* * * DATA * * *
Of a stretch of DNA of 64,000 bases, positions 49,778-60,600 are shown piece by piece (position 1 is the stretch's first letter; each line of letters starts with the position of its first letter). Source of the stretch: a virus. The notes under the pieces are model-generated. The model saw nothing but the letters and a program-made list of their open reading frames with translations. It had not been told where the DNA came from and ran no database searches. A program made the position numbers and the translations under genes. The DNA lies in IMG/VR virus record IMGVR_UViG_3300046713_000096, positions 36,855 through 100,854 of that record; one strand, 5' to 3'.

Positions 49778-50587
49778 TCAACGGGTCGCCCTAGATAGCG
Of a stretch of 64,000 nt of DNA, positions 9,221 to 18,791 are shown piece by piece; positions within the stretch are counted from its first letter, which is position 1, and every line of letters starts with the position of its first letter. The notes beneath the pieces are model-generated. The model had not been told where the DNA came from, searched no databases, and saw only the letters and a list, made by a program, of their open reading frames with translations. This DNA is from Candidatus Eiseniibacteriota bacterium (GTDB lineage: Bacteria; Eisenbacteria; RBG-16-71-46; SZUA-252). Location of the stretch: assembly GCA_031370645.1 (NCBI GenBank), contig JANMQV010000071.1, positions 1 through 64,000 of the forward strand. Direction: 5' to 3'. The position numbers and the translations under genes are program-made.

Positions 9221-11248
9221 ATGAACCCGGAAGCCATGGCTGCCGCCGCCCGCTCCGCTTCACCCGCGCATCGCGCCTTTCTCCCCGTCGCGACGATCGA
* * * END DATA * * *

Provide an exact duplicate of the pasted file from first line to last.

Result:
Of a stretch of DNA of 64,000 bases, positions 49,778-60,600 are shown piece by piece (position 1 is the stretch's first letter; each line of letters starts with the position of its first letter). Source of the stretch: a virus. The notes under the pieces are model-generated. The model saw nothing but the letters and a program-made list of their open reading frames with translations. It had not been told where the DNA came from and ran no database searches. A program made the position numbers and the translations under genes. The DNA lies in IMG/VR virus record IMGVR_UViG_3300046713_000096, positions 36,855 through 100,854 of that record; one strand, 5' to 3'.

Positions 49778-50587
49778 TCAACGGGTCGCCCTAGATAGCG
Of a stretch of 64,000 nt of DNA, positions 9,221 to 18,791 are shown piece by piece; positions within the stretch are counted from its first letter, which is position 1, and every line of letters starts with the position of its first letter. The notes beneath the pieces are model-generated. The model had not been told where the DNA came from, searched no databases, and saw only the letters and a list, made by a program, of their open reading frames with translations. This DNA is from Candidatus Eiseniibacteriota bacterium (GTDB lineage: Bacteria; Eisenbacteria; RBG-16-71-46; SZUA-252). Location of the stretch: assembly GCA_031370645.1 (NCBI GenBank), contig JANMQV010000071.1, positions 1 through 64,000 of the forward strand. Direction: 5' to 3'. The position numbers and the translations under genes are program-made.

Positions 9221-11248
9221 ATGAACCCGGAAGCCATGGCTGCCGCCGCCCGCTCCGCTTCACCCGCGCATCGCGCCTTTCTCCCCGTCGCGACGATCGA